City, county team up for Earth Day
Monroe and Union County teamed up to make Earth Day a little greener this year.
Saturday, vendors and volunteers were sharing the environmentally friendly vibe with a steady stream of event-goers. Rangers with the N.C. Forestry Service were handing out baby cedar trees to the public.
“We’re here just to let everybody know that we do more than fight fires,” Union County Assistant Ranger Jason Marlowe said. “We promote air quality, water quality and we do some work with urban forestry.”
In the Church Street parking lot, volunteers in gloves and aprons were sorting items, emptying chemicals into safe containers and collecting used batteries. Drivers in cars and trucks loaded with bottles, cans, electronics and other hard-to-dispose-of materials waited in line to hand over the kind of garbage they cannot chuck into a normal trash can.
By 11:30 a.m., there had already been more than 150 drop-offs, Union County Recycling Coordinator Jennifer Nance said.
“People have been bringing by paper to be shredded, used motor oil, used oil filters, old car and household batteries,” she said. “They’ve brought electronics - anything from tvs to computers to printers to old radios. They’ve bought refrigerators and washing machines and old tires.
“Thankfully, they’re bringing in a lot of household hazardous wastes,” Nance said. “Those are things like paint, insecticide, chemicals, solvents, florescent light bulbs and cooking oil. Anything that they’re not sure how to dispose of, they bring it here and we safely dispose of it for them for free.”
Downtown, representatives from different green businesses in the Charlotte region shared a little of what they do with event-goers. Businesses like Charlotte-based Sonoco Recycling makes money off repurposing unused materials.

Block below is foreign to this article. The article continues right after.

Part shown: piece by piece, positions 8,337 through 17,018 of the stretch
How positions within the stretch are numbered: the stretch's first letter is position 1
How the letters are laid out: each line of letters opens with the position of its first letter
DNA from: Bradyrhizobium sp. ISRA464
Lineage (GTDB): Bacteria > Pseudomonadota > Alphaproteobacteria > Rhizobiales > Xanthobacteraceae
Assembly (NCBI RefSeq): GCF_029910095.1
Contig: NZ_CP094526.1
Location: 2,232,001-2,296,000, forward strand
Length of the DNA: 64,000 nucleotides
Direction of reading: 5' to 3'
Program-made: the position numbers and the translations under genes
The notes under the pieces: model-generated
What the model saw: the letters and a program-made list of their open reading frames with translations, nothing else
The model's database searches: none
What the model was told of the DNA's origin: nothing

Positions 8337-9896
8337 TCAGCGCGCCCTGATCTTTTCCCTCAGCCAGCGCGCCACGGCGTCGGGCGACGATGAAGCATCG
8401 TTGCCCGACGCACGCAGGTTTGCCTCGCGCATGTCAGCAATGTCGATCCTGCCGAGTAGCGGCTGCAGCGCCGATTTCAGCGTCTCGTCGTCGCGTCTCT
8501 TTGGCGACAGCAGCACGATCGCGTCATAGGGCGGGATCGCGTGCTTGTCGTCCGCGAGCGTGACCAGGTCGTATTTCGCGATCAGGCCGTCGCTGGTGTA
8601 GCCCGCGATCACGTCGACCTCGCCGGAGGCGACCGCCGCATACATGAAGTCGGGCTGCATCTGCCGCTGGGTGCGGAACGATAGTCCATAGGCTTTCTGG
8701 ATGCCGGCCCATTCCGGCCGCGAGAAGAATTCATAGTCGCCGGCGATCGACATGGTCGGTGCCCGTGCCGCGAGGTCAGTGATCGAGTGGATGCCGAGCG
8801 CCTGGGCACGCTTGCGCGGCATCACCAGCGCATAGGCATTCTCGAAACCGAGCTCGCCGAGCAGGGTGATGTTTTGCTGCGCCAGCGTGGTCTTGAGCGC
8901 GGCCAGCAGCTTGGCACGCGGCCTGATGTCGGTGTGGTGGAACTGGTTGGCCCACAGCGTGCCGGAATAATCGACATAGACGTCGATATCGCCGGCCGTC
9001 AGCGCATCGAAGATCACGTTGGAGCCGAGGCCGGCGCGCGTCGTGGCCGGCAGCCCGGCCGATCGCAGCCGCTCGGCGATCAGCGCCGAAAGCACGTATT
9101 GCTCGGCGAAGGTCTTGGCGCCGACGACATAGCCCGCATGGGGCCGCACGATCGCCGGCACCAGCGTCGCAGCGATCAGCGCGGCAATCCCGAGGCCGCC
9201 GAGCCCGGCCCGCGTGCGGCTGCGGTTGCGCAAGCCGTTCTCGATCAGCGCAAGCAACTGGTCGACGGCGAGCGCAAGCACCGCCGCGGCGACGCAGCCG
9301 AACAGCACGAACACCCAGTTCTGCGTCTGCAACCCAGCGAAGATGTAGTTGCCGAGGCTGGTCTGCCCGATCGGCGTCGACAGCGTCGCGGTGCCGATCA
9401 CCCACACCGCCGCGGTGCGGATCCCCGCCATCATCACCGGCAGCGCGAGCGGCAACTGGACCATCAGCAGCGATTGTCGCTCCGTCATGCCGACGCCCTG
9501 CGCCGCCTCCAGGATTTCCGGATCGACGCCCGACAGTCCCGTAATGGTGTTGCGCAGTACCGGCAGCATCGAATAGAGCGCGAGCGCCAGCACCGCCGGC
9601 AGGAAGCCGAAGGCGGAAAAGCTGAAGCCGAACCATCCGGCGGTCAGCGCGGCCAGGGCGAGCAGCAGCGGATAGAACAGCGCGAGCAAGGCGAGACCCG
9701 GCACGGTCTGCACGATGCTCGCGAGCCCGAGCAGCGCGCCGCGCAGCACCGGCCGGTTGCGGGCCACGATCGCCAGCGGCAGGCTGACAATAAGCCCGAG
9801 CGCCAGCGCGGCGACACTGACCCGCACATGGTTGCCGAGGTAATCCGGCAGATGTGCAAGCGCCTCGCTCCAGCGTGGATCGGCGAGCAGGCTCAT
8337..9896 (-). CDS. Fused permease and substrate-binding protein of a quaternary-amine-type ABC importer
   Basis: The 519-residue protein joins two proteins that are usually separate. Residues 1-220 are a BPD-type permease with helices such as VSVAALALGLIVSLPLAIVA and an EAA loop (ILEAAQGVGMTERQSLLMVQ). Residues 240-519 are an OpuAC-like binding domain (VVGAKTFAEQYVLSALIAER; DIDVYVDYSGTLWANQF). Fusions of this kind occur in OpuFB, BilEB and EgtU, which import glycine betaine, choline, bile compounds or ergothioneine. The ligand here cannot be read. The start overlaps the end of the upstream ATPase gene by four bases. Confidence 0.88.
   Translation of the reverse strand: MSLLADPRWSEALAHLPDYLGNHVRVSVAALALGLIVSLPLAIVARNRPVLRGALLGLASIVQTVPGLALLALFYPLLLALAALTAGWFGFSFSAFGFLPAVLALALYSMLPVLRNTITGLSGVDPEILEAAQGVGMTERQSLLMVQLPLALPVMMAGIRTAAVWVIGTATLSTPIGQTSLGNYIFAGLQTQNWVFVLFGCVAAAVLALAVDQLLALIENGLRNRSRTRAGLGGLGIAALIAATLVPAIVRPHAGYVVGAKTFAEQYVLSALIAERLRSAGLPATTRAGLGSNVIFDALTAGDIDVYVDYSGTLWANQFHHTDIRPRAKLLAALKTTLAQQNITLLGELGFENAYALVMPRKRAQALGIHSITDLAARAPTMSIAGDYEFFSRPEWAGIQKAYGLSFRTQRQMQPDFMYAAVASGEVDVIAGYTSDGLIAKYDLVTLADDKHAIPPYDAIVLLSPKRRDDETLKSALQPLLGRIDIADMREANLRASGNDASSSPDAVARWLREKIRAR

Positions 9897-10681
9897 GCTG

“Waste-Pro picks up your recycling and brings it to us and we sort the materials,” Sonoco Customer Retention Coordinator Kristin Sharps said. “We’re a vertically integrated company, meaning we take the materials and recycle them into other products like containers and sell them to other companies.”
Paper, glass and plastic thrown away by Union County residents are repurposed into food containers, paper products, car parts, carpets, fabric and myriad other useful products for local companies to use.
“A lot of the people we’ve talked to today have said they never realized how things were actually recycled,” Sharps said. “They were amazed that it doesn’t just go into a landfill somewhere.”
Under the Monroe Water Resources tent, staff members were explaining how water gets from surrounding lakes and into your home.
“This is a great opportunity to education people about water,” Water Resources Director Russ Colbath said.
Not many people think about the process of cleaning lake water, filtering it and transporting it to every house in the service area, he said.
“We’re giving out these water bottles and asking people how many times they can fill it up and dump it out before they use up $1 worth of water,” Colbath said. “It’ll take about 2,000 times to come close to a dollar in cost and most people don’t think about that.”
Good conservation starts before the water even arrives in the faucet at home. As more people move into rural areas, their presence increases water pollution. Gas and oil from vehicles, fertilizers and insecticides from lawns, bacteria from pet and livestock waste all combine to impair bodies of water.
“We’ve taken steps to make sure that water that comes out of the tap is as clean and tastes as good as possible,” Colbath said. They do that by aerating lakes to prevent fish kills, using lots of carbon to filter the water and doing regular taste surveys around the city to make sure tap water tastes good no matter how far from the treatment plant it travels.